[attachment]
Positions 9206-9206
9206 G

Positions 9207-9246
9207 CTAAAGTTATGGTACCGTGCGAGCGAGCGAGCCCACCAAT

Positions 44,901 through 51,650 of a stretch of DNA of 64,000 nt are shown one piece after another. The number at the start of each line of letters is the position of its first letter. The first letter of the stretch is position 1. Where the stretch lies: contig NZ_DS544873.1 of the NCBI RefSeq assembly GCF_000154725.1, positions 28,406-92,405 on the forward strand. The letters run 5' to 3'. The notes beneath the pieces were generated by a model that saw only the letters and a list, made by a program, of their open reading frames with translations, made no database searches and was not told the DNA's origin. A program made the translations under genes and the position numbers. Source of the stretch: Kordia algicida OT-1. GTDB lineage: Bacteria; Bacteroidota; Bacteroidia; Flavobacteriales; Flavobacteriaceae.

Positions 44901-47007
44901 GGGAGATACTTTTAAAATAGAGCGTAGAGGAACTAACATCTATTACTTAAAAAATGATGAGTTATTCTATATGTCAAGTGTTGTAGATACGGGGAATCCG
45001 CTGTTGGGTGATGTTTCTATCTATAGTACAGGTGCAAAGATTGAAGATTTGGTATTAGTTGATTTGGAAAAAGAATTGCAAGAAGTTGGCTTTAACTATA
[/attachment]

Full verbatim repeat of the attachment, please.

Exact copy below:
Positions 9206-9206
9206 G

Positions 9207-9246
9207 CTAAAGTTATGGTACCGTGCGAGCGAGCGAGCCCACCAAT

Positions 44,901 through 51,650 of a stretch of DNA of 64,000 nt are shown one piece after another. The number at the start of each line of letters is the position of its first letter. The first letter of the stretch is position 1. Where the stretch lies: contig NZ_DS544873.1 of the NCBI RefSeq assembly GCF_000154725.1, positions 28,406-92,405 on the forward strand. The letters run 5' to 3'. The notes beneath the pieces were generated by a model that saw only the letters and a list, made by a program, of their open reading frames with translations, made no database searches and was not told the DNA's origin. A program made the translations under genes and the position numbers. Source of the stretch: Kordia algicida OT-1. GTDB lineage: Bacteria; Bacteroidota; Bacteroidia; Flavobacteriales; Flavobacteriaceae.

Positions 44901-47007
44901 GGGAGATACTTTTAAAATAGAGCGTAGAGGAACTAACATCTATTACTTAAAAAATGATGAGTTATTCTATATGTCAAGTGTTGTAGATACGGGGAATCCG
45001 CTGTTGGGTGATGTTTCTATCTATAGTACAGGTGCAAAGATTGAAGATTTGGTATTAGTTGATTTGGAAAAAGAATTGCAAGAAGTTGGCTTTAACTATA